A Brief History of Severn Engineering Company
The Severn Engineering Company was founded in 1952 by Martin Robert Gross and Herman C. Ellinghausen Sr. It continues to manufacture and re-calibrate its Low-Mu Permeability Indicators and its Ferrite Indicators, which are used around the world today.
Severn Engineering was originally created for the purpose of developing and manufacturing a field instrument to test the magnetic permeability of feebly magnetic materials for the U.S. Navy Bureau of Ships. It was used in the Mine Sweeper Program during the Korean War. Mr. Gross and Mr. Ellinghausen were employed as civilians at the U.S. Navy Engineering Experimental Station (later the David W. Taylor Research Laboratory) in Annapolis, Maryland. Their area of research was the magnetic permeability of feebly magnetic stainless steel. The Navy's urgent need for a field instrument to measure magnetic permeability prompted the Bureau of Ships to talk to them about producing such an instrument. After resolving legal issues, Severn Engineering Company was founded and the Severn Gage was designed. The Navy then placed an order for 317 instruments. Other orders soon followed from contractors as well as the Navy.
The Permeability Indicator was first developed and manufactured in 1952. Since its invention, the Permeability Indicator, now called the Low-Mu Permeability Indicator, has undergone only minor design changes, and the Indicator retains its original form today. The standards to calibrate the Indicator were developed by Severn Engineering with help from the Experimental Station and the National Bureau of Standards. These standards are presently still in use. The Indicator had its own Military Specification (MIL-I-17142B) up until 1994 when it was phased out by the military. The Indicator is approved by ASTM A342/A342M-04 as an acceptable method for measuring low magnetic permeability. The Company has since developed its own Specification and Quality Standards for the Permeability Indicator.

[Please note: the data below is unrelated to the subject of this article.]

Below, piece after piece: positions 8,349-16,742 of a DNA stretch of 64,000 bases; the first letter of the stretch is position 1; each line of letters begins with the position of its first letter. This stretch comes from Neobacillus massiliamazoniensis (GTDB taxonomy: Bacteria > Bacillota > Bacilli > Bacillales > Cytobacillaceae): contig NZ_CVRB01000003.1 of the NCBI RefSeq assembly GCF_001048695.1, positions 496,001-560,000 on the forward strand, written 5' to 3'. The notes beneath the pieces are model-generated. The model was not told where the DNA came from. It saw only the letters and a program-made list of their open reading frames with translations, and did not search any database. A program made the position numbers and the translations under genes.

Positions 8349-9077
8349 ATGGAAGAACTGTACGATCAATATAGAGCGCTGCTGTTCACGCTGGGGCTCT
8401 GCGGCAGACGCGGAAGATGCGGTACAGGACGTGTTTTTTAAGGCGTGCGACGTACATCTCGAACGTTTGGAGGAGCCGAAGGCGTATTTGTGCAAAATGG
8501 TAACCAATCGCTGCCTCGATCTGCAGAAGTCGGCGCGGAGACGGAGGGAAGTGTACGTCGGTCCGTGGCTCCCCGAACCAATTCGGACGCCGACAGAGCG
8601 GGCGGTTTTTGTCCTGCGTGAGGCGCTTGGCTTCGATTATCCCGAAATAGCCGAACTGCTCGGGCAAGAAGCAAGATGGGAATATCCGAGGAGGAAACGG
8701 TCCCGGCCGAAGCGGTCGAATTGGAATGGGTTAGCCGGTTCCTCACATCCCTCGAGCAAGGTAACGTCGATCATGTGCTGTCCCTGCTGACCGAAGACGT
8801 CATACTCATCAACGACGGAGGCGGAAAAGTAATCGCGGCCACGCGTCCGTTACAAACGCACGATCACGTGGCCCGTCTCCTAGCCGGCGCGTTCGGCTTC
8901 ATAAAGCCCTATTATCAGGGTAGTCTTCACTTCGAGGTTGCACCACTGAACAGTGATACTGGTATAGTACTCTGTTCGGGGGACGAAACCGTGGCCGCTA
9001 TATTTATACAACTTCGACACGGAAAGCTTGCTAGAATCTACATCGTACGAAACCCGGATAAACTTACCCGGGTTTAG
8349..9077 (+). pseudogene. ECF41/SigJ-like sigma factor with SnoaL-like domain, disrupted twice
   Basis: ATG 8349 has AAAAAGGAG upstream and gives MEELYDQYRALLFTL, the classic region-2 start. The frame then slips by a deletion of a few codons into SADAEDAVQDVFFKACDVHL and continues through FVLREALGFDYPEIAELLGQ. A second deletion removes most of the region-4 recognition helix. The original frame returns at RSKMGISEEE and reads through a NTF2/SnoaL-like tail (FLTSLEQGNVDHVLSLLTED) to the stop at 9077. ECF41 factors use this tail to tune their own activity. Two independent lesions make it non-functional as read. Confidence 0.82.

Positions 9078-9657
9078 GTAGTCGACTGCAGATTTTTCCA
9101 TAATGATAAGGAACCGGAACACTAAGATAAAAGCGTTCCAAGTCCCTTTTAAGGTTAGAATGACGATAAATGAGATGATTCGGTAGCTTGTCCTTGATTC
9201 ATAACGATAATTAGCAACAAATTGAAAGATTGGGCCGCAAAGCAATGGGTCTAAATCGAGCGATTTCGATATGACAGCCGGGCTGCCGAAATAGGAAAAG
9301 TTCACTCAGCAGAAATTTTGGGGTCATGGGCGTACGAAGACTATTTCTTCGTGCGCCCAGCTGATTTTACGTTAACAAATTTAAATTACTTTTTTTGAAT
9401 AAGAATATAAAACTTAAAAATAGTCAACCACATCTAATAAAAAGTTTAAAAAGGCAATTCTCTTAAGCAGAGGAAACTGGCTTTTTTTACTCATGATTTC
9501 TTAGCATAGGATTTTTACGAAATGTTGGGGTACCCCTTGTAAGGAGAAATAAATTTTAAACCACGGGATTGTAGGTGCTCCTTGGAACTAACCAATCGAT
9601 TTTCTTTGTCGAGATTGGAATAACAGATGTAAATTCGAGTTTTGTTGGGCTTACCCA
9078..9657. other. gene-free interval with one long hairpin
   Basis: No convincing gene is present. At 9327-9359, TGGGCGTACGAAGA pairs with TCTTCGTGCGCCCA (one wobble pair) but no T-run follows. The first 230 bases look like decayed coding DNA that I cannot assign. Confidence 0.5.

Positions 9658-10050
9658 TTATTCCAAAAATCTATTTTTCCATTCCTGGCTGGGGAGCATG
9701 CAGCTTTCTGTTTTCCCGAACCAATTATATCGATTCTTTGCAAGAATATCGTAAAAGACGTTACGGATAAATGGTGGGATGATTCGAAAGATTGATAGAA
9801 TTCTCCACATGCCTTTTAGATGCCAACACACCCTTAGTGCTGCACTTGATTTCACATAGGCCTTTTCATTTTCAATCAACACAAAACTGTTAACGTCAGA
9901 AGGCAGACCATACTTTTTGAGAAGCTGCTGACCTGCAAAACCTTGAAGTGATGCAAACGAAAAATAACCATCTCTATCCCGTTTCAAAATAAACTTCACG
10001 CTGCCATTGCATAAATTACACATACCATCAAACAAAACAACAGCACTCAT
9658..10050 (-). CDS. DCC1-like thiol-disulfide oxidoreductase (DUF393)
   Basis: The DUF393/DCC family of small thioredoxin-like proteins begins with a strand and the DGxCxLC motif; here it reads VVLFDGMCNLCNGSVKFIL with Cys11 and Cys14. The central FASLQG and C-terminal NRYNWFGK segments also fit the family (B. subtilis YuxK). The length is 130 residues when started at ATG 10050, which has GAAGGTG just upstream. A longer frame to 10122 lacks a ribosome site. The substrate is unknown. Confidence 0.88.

The Ferrite Indicator was developed in 1972 to measure the Ferrite content of Austenitic Stainless Steel weld metals. A Welding Research Council Sub-committee was tasked to find a better way to measure Ferrite content of welds. The result was an arbitrary measure called Ferrite Number. The American Welding Society and the industry have accepted this as the standard measurement of Ferrite content in welds. The standards for the Ferrite Indicator were based upon the Ferrite Number. They were designed by the Severn Engineering Co. and Babcock and Wilcox and were produced by Babcock and Wilcox . Ferrite Indicators can be calibrated either by Ferrite Number or by percent Ferrite.